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LEGO Jurassic World Review - We're en-raptored by it

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LEGO Jurassic World Review - We're en-raptored by it

While you don't see a Tyrannosaurus Rex stomping around outside your bedroom window, or pterodactyls soaring past as your plane prepares to land, dinosaurs remain a big part of our culture.

Look at the box office figures for last year's Jurassic World, for instance. People paid mega bucks to see the horror and hilarity of the unlikeliest of amusement parks play out on the big-screen.

Ancient reptiles don't seem to be losing their charm or sway with us, and that's proven by the arrival of LEGO Jurassic World.

Hold onto your butts

Please do, we don't want to be responsible for them falling off. That could be awkward.

As with every other LEGO game, you break a structure, then build something new in its place. All while collecting lots of little shiny studs which are then later used to buy characters, or power bricks to give you a host of new abilities.

But this is the only game with LEGO dinosaurs in it. Dinosaurs that can be used to run around and smash into things. On that merit alone, it RAWRks.

LEGO Jurassic World lets you play as a host of different characters from all 4 films, recreating some of the franchise's most famous scenes.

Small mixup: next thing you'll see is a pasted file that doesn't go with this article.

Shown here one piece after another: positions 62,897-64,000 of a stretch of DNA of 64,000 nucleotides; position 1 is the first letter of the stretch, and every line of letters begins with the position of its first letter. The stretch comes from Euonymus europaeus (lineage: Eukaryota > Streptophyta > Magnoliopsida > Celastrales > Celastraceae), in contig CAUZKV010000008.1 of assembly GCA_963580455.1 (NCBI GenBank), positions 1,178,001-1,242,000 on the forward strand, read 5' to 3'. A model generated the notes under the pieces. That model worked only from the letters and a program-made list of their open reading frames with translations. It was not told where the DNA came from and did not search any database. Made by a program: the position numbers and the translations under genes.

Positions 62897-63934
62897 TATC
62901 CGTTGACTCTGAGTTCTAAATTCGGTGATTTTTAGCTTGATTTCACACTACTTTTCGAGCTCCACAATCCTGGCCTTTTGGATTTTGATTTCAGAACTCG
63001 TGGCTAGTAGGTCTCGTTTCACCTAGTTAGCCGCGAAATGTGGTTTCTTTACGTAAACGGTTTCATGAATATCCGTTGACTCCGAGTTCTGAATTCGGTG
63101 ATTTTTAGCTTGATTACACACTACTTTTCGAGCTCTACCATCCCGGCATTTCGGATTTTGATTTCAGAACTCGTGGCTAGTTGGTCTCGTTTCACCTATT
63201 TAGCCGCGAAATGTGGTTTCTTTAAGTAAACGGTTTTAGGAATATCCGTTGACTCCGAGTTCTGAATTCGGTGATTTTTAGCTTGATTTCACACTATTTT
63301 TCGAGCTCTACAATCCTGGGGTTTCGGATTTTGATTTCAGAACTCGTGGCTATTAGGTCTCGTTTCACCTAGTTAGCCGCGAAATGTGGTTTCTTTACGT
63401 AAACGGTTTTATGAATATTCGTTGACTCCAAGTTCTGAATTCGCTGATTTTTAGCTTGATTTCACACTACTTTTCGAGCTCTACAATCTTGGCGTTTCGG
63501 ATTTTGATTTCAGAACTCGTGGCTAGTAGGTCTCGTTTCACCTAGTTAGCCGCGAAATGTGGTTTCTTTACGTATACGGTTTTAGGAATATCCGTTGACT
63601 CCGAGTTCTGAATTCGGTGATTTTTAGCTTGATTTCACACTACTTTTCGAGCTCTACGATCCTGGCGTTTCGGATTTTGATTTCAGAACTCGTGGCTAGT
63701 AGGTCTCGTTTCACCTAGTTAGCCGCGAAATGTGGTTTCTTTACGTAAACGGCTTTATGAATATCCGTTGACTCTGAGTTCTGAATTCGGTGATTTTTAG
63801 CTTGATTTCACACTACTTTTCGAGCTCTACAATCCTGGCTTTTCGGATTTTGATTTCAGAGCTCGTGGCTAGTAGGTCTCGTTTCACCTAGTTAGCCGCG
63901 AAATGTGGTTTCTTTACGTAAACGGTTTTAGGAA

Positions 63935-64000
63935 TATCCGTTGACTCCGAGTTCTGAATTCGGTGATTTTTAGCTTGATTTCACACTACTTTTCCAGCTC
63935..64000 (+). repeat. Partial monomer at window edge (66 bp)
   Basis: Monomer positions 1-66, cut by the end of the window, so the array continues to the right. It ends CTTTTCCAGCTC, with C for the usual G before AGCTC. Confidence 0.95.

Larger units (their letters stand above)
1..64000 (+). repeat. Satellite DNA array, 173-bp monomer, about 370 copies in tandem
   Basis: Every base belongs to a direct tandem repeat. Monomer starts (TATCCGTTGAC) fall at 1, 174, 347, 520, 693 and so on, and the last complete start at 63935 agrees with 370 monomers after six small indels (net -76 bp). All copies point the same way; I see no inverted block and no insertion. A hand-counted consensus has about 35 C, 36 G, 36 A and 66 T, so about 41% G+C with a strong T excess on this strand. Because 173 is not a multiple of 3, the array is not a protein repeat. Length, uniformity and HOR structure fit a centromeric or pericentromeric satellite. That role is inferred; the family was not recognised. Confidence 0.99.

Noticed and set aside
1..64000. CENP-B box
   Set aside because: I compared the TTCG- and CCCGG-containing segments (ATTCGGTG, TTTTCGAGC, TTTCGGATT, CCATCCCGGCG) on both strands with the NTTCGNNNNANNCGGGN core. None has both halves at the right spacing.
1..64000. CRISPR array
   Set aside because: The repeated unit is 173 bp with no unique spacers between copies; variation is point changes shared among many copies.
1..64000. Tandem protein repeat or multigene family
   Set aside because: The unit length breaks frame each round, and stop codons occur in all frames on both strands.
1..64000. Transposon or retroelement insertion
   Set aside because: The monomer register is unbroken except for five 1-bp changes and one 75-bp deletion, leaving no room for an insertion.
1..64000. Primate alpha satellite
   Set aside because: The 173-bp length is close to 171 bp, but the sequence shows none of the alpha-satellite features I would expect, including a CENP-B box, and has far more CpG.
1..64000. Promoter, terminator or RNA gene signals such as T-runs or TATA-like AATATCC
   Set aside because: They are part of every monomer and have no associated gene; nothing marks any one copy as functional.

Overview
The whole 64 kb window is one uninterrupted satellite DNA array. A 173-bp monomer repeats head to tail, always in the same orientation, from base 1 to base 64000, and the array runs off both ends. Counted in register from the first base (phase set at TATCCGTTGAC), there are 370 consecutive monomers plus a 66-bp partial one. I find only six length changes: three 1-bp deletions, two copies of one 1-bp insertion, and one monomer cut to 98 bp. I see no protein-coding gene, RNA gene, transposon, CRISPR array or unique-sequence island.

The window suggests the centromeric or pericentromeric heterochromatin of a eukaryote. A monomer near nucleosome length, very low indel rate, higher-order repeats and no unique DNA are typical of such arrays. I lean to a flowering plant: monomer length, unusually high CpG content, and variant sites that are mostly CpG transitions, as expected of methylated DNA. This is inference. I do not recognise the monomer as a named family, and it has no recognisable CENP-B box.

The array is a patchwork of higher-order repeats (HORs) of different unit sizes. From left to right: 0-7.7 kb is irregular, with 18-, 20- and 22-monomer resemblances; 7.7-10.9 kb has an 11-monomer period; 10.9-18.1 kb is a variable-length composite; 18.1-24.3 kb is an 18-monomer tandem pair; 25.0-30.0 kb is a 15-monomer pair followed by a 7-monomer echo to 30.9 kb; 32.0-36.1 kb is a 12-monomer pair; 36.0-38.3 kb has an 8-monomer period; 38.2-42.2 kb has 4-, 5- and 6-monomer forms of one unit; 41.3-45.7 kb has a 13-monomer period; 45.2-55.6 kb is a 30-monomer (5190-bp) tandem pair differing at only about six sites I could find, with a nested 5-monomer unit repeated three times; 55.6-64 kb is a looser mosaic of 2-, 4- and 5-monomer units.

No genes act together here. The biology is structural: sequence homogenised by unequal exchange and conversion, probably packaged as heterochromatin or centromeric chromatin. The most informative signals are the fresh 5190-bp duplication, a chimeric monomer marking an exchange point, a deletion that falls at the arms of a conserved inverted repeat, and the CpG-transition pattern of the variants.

Remember the water-shaking from the first film? Fully recreated in LEGO form. The crash-landing plane in JP3? Watching bricks has never been so tense.

Whether you're puffing out and exposing your bare chest as Dr Malcolm, or growling and grimacing at everything as Owen, Travellers Tales has done a remarkable job of making everything feel refreshing, yet authentic.

AH, AH, AH, you didn’t say the magic word

You're right, I didn't, and the magic word is fun. Because that's exactly what LEGO Jurassic World is. It's switch your brain off, good-old fashioned entertainment at its finest.

The touch controls can sometimes veer you off down the wrong path, and occasionally aren't receptive to your gestures - particularly for jumping. But the experience is generally fluid throughout.

The sound does come across a bit tinny, though. The game rips audio directly from the films for voice over, and that's particularly evident in scenes like Richard Hammond trying to convince Dr Grant to get on-board with his left-field park concept.

The native audio is pretty glorious however - particularly the wonderful soundtrack - and the graphics occasionally sparkle and dazzle on the small screen.

While it's not without faults, LEGO Jurassic World is a pleasure to play. TT has definitely found a comfortable home on mobile, and this is among its finest contributions.

LEGO Jurassic World Review - We're en-raptored by it

Far from a dinosnore, LEGO Jurassic World looks, occasionally sounds, and mostly plays the part extremely well
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